- Never share any equipment if injecting drugs
- Never share your toothbrush, razor or other personal grooming items with anyone
- Clean up your own blood from floors and worksurfaces with undiluted household bleach
- Carefully clean cuts and wounds and cover with waterproof plaster
- If you have sexual contact with more than one partner, practice safe sex (use a condom)
- Do not register as an organ donor or donate blood or semen
Who do I need to tell?
- It’s advisable to tell a medical person who may have contact with your blood ( eg doctor, nurse or dentist)
- You should discuss informing your sexual partner/s with your healthcare provider
- It is not necessary to tell anyone else
- Try to involve a health professional / counsellor in weighing up the benefits and concerns of telling others. They may be able to meet you together with your loved one to openly discuss Hepatitis C in a supportive environment
Can I continue to work?
To do medical or nursing work you will need to get advice.
The key to protecting ourselves and others is in being ‘blood aware'
- Keep sores, cuts and abrasions covered with a clean dressing or plaster
- If you have a minor injury at work, try to deal with the bleed yourself
- Use gloves whenever contact with blood is possible
- Ensure that a good first aid box is available at all times in the work area
- Ensure that disposable gloves are always available in key work areas
- Clean surface blood spills with paper towels followed by a detergent wash. Then if possible clean the area with a solution of 1 part bleach to 10 parts water. Dry the area with clean paper towels. Bag and seal blood-stained articles before placing them in the main bin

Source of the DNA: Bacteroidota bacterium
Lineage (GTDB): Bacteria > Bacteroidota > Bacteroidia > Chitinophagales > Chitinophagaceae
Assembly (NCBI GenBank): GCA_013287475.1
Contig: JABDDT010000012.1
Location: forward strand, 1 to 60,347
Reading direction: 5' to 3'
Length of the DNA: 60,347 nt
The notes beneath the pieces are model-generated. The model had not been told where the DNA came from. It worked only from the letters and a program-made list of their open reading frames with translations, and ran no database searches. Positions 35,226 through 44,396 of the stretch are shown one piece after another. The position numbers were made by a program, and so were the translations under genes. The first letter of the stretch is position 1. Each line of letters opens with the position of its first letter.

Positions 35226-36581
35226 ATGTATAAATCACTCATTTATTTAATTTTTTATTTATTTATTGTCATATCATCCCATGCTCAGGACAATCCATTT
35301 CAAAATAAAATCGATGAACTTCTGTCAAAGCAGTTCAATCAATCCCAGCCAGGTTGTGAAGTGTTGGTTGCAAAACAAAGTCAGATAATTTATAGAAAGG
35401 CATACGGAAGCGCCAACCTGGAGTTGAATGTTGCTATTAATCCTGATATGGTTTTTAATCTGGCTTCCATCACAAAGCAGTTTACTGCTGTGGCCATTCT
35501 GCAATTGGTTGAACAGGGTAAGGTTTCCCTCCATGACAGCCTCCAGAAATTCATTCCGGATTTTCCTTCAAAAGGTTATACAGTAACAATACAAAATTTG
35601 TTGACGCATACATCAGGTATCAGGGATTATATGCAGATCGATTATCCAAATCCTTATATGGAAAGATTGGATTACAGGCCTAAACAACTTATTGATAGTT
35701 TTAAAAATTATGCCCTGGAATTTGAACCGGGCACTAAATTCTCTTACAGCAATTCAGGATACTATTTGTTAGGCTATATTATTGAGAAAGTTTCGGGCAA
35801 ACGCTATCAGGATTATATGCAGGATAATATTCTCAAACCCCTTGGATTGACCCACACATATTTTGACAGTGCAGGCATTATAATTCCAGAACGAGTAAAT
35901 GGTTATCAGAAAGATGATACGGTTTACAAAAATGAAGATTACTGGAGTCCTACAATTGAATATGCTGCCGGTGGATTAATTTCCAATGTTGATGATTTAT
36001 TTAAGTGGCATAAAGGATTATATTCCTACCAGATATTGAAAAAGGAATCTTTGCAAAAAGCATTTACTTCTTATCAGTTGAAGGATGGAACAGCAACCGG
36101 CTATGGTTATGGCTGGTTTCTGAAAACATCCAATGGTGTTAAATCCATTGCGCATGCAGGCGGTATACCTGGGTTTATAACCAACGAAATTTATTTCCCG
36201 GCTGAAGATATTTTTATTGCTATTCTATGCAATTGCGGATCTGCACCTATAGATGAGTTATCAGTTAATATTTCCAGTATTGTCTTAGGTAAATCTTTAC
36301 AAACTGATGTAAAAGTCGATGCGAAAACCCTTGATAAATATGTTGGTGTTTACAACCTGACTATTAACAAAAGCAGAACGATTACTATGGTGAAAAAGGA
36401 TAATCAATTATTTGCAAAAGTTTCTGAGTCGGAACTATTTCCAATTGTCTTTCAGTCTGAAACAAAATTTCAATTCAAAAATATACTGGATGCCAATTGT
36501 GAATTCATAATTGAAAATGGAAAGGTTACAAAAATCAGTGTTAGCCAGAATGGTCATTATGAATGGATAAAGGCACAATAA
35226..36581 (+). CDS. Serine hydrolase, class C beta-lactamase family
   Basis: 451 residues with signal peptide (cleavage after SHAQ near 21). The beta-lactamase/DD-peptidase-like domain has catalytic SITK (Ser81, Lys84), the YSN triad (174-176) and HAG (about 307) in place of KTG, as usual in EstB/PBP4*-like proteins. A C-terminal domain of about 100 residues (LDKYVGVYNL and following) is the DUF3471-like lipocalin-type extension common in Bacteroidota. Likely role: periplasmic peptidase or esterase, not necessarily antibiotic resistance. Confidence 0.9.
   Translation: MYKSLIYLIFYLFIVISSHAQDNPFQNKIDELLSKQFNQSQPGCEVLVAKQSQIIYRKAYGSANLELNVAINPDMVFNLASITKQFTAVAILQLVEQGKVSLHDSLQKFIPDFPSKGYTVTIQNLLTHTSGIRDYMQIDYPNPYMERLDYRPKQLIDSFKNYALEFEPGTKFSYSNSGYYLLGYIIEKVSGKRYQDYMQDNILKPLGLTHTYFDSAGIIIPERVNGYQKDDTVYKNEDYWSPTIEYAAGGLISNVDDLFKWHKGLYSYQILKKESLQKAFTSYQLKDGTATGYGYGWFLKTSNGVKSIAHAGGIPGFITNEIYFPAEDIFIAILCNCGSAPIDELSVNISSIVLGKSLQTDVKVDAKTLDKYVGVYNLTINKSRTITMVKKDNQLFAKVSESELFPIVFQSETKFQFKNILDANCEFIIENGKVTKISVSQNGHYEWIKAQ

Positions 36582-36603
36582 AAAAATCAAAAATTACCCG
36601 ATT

- Adhere to local infection control standard precautions in the healthcare setting
Where can I go for help?
If you think you could have contacted the Hepatitis C virus at any time in the past you should talk to your GP regarding a simple blood test to see if you have been infected.
If you have been diagnosed with Hepatitis C ask your GP to refer you to the Regional Liver Unit at Royal Victoria Hospital in Belfast or to a local Consultant Gastroenterologist who specialises in Hepatitis C.
What can I do to help myself?
- Keep in regular contact with your GP and attend regular health checks
- Don’t drink any alcohol. Drinking alcohol can speed up the progression of liver disease in people with Hepatitis C
- Eat a healthy diet, with regular meals, plenty of fruit and vegetables and avoid fatty and sugary foods
- Take regular exercise as this can help with the tiredness that is associated with Hepatitis C. Ensure that you get adequate rest
- Try to keep your weight at a healthy level. Being overweight can sometimes cause more damage to the liver
There are several websites that offer information:
The British Liver Trust provides information on all forms of liver disease
R.V.H. Liver Support Group
The Hepatitis C Trust provides information and support for people with hepatitis C
Helpline: 0845 223 4424
The Haemophilia Society provides information and support for people living with haemophilia who are concerned about hepatitis C.